We can learn from a number of standards and approaches that are applied elsewhere by examining some existing methods e.g. ValIT (Val IT - is framework addressing the governance of IT-enabled business investments), COBIT (Control Objectives for Information and related Technology), OSIMM (Open group SOA Integration Maturity Model), CMMI (Capability Maturity Model Integration), FEAF (Federal Enteprise Architecture Framework), DODAF (Department of Defense Architecture Framework), TOGAF (The Open Group Architectural Framework), Zachman Framework , ITIL (Information Technology Infrastructure Library), IFW (Information FrameWork), DSM (Design Structure Matrix), Pattern Language (i.e. Alexander’s seminal work), TMForum.

These are from many disciplines e.g. engineering, architecture, portfolio analysis, defense, IT, telecommunications, etc.

Our approach to a framework is informed by these sources and others. The effectiveness of these approaches has in the past significantly impacted in most cases by their means of implementation (usually many documents and consultants). We need an approach that minimizes the need for both.

What does best practice suggest a framework needs to encompass

Space does not permit a full review of all of these but we believe that there is general consensus that following seem to make good sense:

Business case and investment models – FEAF, ValIT

Reference Models – FEAF, OSIMM

Principles, patterns and anti-patterns – DODAF, Pattern Language, TOGAF:

Principles – Pattern Language, TOGAF,

Standards and technologies – TOGAF, FEAF, ITIL, OSIMM

Modules (modularity, building blocks, e.g. service and components models) and collaboration models: indicating interfaces between roles and systems – IFW, DSM

Taxonomies – DODAF, Zachman,

Maturity models – CMMI, OSIMM, TOGAF (implied)

Compliance mechanism – Cobit, FEAF, OSIMM. CMMI

Different levels (of detail, of technicality) – Zachman, Pattern Language

Instantiation – almost all of these frameworks allow instantiated instances


What analysis is enabled by semantic precision of the framework

In general we seek to provide a mechanism for better “analysis”. We proposed a simple model based on facts, goals, beliefs and recommendations. Where: goals are things you are trying to achieve, sometimes expressed as principles, issues (goals stated the reverse), visions, measures, objectives or KPIs; facts are not disputable and include laws, regulations, social factors and technical constraints; beliefs are based on facts and relate to goals and include causes, findings, implications; and recommendations are based on beliefs and achieve goals and strategies, plans etc. In addition we would want some grouping concepts (classification systems) for: terms, patterns, principles, technologies, standards etc. By support business or analysis with this paradigm we move for persuasive narrative to structured reasoning.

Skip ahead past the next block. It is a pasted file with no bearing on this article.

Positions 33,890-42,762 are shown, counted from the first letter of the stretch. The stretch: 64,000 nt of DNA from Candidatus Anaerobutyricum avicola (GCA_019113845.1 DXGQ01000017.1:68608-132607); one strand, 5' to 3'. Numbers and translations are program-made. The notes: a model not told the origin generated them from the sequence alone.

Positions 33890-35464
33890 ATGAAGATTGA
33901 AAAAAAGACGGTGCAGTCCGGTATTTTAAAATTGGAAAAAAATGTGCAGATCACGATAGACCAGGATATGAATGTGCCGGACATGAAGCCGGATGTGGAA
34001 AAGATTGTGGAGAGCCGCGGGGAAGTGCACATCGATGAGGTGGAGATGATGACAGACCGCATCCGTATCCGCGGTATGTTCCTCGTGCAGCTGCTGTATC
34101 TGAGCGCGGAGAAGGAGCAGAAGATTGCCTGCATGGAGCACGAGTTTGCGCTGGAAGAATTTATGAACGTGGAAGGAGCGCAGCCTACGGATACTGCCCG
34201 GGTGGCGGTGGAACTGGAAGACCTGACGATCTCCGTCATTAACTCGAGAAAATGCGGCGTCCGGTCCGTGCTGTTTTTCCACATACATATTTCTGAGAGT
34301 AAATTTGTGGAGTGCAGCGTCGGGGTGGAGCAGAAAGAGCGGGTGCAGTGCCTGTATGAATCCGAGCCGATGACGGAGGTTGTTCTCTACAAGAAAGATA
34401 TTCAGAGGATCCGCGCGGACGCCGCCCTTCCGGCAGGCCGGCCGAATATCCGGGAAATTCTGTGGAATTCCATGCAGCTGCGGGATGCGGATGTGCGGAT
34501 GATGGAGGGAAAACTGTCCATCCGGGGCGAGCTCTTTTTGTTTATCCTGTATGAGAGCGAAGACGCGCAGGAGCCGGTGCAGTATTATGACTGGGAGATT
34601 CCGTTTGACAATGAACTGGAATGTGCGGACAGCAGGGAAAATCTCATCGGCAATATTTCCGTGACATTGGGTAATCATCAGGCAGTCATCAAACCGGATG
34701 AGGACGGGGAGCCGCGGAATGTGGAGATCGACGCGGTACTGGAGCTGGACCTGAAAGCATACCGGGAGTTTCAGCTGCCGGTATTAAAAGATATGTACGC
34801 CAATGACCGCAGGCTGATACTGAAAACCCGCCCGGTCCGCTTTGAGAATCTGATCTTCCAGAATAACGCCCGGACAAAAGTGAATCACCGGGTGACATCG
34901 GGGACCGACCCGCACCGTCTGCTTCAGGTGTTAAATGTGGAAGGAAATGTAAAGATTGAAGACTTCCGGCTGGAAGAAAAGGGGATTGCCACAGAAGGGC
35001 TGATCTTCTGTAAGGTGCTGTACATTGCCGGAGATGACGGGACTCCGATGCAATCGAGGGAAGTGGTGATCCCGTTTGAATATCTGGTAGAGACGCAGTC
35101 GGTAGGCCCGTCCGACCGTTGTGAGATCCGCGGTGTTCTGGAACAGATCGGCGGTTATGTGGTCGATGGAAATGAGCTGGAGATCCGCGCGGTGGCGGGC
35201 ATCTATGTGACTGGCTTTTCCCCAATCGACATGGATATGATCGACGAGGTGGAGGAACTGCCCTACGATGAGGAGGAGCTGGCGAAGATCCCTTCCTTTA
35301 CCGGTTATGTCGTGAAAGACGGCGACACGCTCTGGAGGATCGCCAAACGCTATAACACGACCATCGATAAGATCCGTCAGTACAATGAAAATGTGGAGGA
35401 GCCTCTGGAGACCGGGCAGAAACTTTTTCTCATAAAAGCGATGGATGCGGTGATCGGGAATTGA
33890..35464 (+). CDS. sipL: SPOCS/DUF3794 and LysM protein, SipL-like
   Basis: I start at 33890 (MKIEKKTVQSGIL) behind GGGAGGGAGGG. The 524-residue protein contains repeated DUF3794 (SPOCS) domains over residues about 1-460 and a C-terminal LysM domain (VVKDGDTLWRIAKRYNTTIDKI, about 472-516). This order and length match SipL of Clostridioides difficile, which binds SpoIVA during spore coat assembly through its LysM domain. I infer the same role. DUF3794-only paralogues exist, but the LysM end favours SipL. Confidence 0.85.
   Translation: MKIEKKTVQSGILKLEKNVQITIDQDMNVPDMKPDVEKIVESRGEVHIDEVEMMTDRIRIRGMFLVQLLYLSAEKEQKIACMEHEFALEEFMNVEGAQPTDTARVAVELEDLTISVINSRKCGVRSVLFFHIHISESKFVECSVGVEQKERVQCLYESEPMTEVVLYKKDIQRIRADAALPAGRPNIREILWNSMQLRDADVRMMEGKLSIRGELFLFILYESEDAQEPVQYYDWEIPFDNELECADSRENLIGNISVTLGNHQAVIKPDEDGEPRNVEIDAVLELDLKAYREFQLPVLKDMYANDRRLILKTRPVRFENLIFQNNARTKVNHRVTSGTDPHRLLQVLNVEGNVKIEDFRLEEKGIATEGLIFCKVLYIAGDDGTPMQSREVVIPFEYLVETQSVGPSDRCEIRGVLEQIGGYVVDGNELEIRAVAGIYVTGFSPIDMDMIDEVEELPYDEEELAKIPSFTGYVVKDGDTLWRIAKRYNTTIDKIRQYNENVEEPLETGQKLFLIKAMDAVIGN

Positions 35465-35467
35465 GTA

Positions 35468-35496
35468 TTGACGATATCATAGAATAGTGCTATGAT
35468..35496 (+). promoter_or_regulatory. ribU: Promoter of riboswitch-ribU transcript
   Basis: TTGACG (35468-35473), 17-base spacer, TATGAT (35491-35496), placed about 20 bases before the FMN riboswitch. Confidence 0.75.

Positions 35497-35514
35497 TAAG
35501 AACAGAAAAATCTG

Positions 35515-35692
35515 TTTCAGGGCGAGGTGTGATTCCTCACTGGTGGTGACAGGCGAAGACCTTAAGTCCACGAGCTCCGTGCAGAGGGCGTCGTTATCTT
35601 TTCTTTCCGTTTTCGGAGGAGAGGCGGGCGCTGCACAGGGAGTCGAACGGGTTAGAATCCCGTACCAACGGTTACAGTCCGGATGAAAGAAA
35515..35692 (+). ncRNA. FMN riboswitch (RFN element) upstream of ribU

There are two types of specific analysis that we want to be able to do. I call them referential and inferential.

Referential analysis allows us to confirm that the relationships between element are correct this allows us to follow a path of relationships i.e. if this skill is unavailable what is affected, if this goal is to be achieved what is required, what elements are affected by this projects.

Inferential analysis is useful when we have compositions or when we have reference models - where we can related our implementation to the reference models. It allows us to infer what relationships should exist i.e. are implied to exist but do not. It allows us a check on correctness.

Reference models would usually be instantiated e.g. for example a functional reference models indicates a function is performed, our instantiation would indicate how we perform it. A data reference model indicates data we need, our instantiation would indicate how we manage it exactly.